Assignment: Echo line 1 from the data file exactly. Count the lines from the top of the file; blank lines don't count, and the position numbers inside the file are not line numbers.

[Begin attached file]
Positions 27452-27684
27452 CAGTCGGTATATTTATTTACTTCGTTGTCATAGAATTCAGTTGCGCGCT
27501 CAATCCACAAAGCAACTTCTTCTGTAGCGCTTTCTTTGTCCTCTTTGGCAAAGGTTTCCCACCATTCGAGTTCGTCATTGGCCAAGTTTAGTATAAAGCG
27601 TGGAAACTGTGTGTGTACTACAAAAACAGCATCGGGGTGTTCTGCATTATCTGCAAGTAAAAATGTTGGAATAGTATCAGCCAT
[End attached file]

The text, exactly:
Positions 27452-27684